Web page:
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Companies complain that regulations in place to cut pollution are flawed. They complain about rules being clumsy, confusing, redundant, scattered among bureaus, and slow in the process.
Flaws that companies overlook are the scant resources for inspections and enforcement that is clumsy, scattered among bureaus, and slow in the process.
To make rules work well, or perhaps end them, companies favor the “sunset clause.”
A sunset clause is a clause in a regulation that states the rule expires after a set number of years. The idea is to require regulators to re-examine and re-decide each regulation every so many years to keep it current with new knowledge and technology, with other rules and with more efficient methods.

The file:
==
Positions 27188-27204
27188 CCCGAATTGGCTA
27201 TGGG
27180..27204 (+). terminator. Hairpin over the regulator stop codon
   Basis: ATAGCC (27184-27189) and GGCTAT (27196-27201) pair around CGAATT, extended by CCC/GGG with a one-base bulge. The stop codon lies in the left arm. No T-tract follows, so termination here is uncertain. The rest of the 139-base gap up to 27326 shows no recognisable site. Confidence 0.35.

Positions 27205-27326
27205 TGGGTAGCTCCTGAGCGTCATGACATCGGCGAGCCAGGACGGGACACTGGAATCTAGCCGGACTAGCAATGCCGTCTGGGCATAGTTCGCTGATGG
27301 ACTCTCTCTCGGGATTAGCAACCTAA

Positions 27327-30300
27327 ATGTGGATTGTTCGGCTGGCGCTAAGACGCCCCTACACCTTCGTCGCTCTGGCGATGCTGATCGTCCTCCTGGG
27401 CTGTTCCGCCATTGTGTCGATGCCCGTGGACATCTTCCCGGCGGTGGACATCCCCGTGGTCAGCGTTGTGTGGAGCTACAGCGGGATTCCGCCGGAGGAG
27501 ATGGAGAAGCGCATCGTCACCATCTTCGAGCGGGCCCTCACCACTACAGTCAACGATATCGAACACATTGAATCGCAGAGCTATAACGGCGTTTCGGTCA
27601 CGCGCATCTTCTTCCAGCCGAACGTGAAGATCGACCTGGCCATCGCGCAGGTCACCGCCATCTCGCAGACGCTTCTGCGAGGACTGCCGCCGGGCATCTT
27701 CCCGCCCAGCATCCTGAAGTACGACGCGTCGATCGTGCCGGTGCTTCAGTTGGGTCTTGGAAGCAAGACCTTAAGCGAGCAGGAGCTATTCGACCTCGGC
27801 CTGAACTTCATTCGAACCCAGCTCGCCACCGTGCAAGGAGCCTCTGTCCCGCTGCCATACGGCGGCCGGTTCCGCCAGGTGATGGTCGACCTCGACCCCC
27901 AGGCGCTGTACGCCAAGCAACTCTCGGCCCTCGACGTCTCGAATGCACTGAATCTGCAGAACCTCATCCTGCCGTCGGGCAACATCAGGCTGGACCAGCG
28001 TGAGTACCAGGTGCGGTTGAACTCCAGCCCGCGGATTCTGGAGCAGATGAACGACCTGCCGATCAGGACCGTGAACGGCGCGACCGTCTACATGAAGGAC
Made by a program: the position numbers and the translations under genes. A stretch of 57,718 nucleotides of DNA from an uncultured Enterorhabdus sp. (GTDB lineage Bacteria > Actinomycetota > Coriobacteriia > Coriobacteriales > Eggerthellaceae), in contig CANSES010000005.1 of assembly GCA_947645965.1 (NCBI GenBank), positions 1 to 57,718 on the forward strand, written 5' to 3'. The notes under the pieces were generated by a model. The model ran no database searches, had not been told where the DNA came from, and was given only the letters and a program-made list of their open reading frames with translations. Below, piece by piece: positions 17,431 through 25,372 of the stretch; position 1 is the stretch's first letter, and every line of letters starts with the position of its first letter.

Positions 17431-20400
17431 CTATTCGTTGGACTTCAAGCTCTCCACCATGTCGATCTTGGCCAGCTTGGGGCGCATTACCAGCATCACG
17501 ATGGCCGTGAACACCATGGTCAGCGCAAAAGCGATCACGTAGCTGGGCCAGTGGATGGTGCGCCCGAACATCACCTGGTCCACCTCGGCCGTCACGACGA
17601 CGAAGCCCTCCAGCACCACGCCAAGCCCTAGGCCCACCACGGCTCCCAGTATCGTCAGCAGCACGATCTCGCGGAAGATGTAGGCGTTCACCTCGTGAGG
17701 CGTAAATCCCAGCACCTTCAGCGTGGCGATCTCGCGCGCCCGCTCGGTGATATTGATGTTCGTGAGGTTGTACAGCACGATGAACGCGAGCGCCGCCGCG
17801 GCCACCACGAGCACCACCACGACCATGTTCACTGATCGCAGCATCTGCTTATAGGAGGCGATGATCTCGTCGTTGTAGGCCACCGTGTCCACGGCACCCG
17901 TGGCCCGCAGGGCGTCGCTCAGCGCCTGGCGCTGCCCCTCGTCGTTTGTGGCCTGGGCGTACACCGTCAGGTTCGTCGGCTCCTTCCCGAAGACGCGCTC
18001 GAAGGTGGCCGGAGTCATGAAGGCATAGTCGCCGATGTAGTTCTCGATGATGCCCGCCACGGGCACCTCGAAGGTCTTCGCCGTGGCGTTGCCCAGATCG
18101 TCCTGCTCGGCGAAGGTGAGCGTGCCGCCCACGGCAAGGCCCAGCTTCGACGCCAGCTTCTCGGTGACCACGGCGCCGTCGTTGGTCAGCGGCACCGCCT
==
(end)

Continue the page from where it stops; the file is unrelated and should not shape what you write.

Making regulations more efficient is good.
But the devil is in the rest of the story.
The story begins with the basics of regulation. The system has four distinct steps – rule-making, permitting, surveillance, and enforcement. Agencies issue permits to emit pollutants that comply with set rules. A working system needs efficient inspecting and enforcing to go with permitting.
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